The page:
Anyone else in a tiny century house? Mine was built in 1910 and it's 540 sq feet.

  1. Philadelphia has a number of trinity row houses still. Three stories tall, one ~ 15 x 15 room per floor, wooden spiral stairs - just like the horror spiral stairs in a recent thread, and a small kitchen tacked on the back of the first floor.

  2. I helped a friend with her home search in Philly once and we toured one of these - it was SO cool, charming, and quirky… but not the most practical (at least for her with a young child). I remember wondering how on earth you were supposed to get furniture up those stairs!

  3. Grew up in south Philly and remember them well. Living room and dining room, with that little extension called the kitchen, two more floors with bedrooms. The only bathroom was on the second floor. In the back was a small plot of dirt, you owned in the alley, that you could fence. My grandfather, off the boat from Italy, grew peppers and tomatoes in that tiny space.

  4. 1928 Spanish revival, 820 sq feet on the main level. We have a basement that was finished with a bedroom and 3/4 bath in the 60’s, but that was clearly not the intention when it was built. I can’t imagine living with only the original 820!

  5. I own an 1843 urban cottage that was built as a ~450sf 2br (!). A kitchen addition was built off the back circa 1910 that expanded it to 750sf and it's now a 1br

  6. There’s a 20 acre community down the road from me that’s all century homes and they’re tiny. It sprung up for a religious camp. They’re little Victorian doll houses. Still in use today.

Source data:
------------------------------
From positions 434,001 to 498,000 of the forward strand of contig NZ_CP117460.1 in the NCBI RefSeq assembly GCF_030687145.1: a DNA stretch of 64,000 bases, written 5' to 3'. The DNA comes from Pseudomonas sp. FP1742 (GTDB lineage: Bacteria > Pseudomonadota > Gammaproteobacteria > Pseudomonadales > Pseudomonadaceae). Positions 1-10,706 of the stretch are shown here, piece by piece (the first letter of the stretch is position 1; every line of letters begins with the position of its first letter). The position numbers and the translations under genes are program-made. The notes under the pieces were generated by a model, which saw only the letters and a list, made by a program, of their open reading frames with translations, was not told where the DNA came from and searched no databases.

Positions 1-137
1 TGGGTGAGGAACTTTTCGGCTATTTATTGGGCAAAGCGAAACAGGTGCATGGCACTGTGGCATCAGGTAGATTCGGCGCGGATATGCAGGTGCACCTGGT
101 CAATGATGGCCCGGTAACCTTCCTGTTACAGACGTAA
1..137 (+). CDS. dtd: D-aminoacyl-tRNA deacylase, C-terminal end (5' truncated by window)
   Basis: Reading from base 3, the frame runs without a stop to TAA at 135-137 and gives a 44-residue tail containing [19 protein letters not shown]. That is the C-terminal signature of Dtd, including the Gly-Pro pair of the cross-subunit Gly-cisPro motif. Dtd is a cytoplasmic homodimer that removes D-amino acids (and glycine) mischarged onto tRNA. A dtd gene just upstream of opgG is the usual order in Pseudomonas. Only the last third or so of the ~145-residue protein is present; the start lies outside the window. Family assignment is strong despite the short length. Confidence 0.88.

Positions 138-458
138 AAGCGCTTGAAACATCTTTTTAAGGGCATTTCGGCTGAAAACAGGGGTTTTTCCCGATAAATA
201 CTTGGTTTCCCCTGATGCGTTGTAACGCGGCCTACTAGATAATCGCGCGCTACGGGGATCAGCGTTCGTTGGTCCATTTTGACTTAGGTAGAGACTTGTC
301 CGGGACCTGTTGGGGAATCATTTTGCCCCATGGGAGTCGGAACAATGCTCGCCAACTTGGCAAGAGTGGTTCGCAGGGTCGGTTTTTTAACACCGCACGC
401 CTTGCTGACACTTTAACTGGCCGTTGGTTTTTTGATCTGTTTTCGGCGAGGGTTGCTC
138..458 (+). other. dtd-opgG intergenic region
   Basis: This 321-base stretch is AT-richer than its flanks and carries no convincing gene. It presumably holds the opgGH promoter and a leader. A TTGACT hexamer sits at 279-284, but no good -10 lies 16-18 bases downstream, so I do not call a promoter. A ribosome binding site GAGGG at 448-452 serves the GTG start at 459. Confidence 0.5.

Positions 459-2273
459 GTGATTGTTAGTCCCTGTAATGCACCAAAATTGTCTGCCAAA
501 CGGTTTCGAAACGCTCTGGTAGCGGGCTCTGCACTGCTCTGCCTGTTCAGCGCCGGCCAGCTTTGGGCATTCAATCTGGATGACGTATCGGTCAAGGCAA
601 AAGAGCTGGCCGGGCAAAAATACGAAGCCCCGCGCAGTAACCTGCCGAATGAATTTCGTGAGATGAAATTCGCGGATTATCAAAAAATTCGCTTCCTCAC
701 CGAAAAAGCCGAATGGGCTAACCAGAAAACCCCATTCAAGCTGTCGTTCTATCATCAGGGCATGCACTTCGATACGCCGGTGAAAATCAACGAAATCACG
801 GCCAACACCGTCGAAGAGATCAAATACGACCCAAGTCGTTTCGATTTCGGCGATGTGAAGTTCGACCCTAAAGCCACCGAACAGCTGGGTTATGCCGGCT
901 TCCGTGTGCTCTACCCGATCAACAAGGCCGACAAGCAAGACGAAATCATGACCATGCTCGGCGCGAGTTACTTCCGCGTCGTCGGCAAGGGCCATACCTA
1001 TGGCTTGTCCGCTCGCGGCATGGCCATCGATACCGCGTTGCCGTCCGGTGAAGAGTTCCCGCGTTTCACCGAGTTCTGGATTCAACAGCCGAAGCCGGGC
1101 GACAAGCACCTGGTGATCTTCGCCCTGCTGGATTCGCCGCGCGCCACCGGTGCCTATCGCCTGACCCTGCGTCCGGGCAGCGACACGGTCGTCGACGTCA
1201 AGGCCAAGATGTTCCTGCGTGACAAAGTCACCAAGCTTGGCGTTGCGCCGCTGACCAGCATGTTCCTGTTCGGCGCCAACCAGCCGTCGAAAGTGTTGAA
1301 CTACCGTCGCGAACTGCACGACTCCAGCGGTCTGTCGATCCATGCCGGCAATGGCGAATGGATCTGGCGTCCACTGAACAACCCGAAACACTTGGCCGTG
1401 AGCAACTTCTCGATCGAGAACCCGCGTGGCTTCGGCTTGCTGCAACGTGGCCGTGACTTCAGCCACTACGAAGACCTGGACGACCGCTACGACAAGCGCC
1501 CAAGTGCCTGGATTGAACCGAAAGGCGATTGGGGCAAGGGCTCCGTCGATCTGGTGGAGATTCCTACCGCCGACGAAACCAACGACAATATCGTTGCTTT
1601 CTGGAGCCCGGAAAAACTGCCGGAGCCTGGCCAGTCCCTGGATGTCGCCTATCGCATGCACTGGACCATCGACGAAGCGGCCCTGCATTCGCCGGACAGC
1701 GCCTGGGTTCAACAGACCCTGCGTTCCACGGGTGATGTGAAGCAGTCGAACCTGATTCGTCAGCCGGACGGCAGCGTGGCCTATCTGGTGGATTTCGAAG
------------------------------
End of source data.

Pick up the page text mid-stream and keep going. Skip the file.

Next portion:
7. What a wonderful little neighborhood! I looked up a lot of pictures, and the streets are so adorable. I found one for sale, and while the outside was lovely, the inside had be de-souled. :'-( I found another one for rent and it was beautiful inside and out.

  8. Would love to see some pictures of tiny century homes! My 1942 house is 678 square feet, plus unfinished basement. (Sounds small, but it’s perfect for me!)

  9. 1905 with 1250 square feet. I love a cozy little house! But with 1 kid and another on the way, 1250 is probably our minimum 😅 (but nearly an acre of yard helps!)

  10. I've had two kids in a 1040 sq ft 1895 house for 10 years and it's been pretty rough...this was our starter house that became the long-term house after the 08 crash. We're rehabbing and moving into a 2700 sq ft 1878 and very much looking forward to the space.

  11. I have a 1900 home with about 1000 sqft but only about 700 sqft are the original footprint. Not much of the home looks 1900, though. Only the foundation, frame, floor joists, subflooring etc. is original.

  12. 540 feels so tiny!!! Mine was built in 1912 and is 900 sf, but was smaller originally. Back porch was annexed to become the kitchen in the 1940s or so. I am currently expanding the size via a detached garage renovation. I also added a screened porch on the back.

  13. My neighborhood is filled with small bungalows from 500- 1200 square feet. Most are under 1000. The thing is, though, that they're so well designed, it doesn't feel as small as it is.

  14. 640 sf built in 1912, but we have a fully developed basement with higher than normal ceilings and it is a walkout since it is built on a hillside. So that makes a big difference. I’m in Calgary, Canada and these smaller old bungalows are not uncommon (though most are more 700-900 sf).

  15. I have a Krugermansion. It’s a 150 year old farmhouse that has spread out In whatever was the cheapest and most convenient way over time. I love it though

  16. Dang, I thought mine was tiny. Built in 1923 (so not QUITE century) and about 975 square feet. It's a 2B1B California bungalow in San Pedro. Having a nice-sized lot, a double garage, and an unfinished basement (plus an ocean view) helps a lot with the size thing. We're thinking someday we'll finish the basement and maybe do an ADU on top of the garage — that would really make for a great view.

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